garden notes survival gardening

What should you grow? (Part 2 Keeping Gardening Simple)

Much of what you decide to grow depends on why you garden.

If you’re a hobby gardener your choices may be a lot different than someone who gardens for survival.

Why I Garden

As long time readers know, I started gardening (42 years ago) so Bill and I could (literally) have something to eat.  And my garden today is still my main source of food.

Survival gardening – especially in a collapse of society or during food shortages — does not necessarily involve canning — unless that’s what you choose to do, like to do and/or are set up to do.

For various reasons I don’t do canning. I don’t dehydrate.  And unfortunately I don’t have a root cellar.

What I decide to grow depends on nutritional value, storage potential, ease of harvest, and what I think I’ll realistically be able to handle.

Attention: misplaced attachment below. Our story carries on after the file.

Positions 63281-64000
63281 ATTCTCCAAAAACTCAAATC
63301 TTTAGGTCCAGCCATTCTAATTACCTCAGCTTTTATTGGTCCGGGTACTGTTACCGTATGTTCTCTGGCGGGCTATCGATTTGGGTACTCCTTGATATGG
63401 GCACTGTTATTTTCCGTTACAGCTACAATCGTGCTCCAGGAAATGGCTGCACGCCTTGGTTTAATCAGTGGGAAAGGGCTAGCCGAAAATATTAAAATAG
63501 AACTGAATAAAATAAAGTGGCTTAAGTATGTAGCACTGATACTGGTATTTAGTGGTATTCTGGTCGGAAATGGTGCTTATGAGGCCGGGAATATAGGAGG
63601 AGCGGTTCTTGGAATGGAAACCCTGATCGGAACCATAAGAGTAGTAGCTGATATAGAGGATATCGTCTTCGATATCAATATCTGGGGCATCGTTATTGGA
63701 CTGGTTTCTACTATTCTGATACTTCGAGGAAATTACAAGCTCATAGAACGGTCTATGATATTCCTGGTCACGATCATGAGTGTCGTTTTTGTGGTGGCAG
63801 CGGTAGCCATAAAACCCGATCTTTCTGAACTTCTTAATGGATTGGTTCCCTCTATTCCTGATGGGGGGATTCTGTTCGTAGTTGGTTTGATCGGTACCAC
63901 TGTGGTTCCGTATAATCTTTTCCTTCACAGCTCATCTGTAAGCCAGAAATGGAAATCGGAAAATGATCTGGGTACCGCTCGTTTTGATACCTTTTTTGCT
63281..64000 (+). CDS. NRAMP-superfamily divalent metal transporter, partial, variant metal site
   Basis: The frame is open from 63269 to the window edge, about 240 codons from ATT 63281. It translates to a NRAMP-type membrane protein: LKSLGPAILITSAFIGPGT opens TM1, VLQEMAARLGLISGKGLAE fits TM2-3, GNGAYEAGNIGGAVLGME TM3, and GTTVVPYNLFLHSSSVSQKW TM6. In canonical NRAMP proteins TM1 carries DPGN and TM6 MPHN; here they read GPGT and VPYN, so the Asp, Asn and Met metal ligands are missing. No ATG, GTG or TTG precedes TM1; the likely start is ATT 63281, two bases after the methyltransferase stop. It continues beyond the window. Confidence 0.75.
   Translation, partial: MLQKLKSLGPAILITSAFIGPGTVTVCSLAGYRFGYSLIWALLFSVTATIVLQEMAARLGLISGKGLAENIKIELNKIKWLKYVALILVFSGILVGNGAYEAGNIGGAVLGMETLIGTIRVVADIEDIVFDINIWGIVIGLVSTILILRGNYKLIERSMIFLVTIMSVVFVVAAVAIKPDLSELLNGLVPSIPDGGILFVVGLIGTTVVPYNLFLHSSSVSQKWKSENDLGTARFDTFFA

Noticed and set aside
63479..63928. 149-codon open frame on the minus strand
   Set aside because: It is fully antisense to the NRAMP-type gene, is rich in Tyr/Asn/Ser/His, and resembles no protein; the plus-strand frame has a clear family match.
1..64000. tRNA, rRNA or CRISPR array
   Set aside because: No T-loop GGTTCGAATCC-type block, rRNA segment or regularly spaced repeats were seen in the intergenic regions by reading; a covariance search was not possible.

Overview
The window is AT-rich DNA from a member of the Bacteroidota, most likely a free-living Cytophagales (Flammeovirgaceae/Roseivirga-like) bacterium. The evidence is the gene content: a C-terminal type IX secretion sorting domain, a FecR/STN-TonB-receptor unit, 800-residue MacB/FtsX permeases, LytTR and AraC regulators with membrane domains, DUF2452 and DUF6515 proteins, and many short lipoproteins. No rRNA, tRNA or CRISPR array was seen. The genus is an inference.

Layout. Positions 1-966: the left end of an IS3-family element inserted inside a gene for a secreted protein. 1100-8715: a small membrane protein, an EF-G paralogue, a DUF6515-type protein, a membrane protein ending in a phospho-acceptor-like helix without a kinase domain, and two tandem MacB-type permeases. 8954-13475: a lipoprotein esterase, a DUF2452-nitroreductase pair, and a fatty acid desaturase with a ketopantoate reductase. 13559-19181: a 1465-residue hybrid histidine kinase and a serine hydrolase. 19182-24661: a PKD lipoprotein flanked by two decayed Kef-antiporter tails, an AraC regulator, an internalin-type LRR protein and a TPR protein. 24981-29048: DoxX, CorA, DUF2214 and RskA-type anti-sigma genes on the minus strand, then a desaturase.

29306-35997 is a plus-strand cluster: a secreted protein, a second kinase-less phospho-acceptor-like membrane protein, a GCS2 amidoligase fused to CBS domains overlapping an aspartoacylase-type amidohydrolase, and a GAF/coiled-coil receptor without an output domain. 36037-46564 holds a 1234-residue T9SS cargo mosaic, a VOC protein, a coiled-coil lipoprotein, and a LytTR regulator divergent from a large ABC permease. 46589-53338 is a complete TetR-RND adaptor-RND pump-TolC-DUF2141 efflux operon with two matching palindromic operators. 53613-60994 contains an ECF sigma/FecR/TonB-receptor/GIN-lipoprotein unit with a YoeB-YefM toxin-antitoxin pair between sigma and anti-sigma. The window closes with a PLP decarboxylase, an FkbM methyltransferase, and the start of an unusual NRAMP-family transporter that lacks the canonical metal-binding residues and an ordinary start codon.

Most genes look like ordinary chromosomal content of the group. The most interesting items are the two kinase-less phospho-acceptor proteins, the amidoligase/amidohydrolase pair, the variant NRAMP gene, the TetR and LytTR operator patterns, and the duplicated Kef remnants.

(For example when Bill was sick and needed my care 24/7 – I could grow only what we needed to survive.  No extras, nothing new, and nothing that took lots of time.)

How This Post Might Help You

Although we don’t have to do what others do, we still learn from learning about what they do and what their experiences have been.

That’s the purpose of this post.  You don’t have to do what I do, but it might be helpful to you to know what I do and what my experiences have been.

I’ll be talking to you as if we’re living next door to each other and talking over the fence. Just garden chat.  Nothing complicated.

For additional details on growing the various crops mentioned you can do a search on TMG’s home page.  For nutritional benefits, my comments can act as an alert and you can do your research.

My Main Survival Crops


  • Easy to grow. Never want to be without it.
  • I consider it’s compounds/phytonutrients imperative for my health.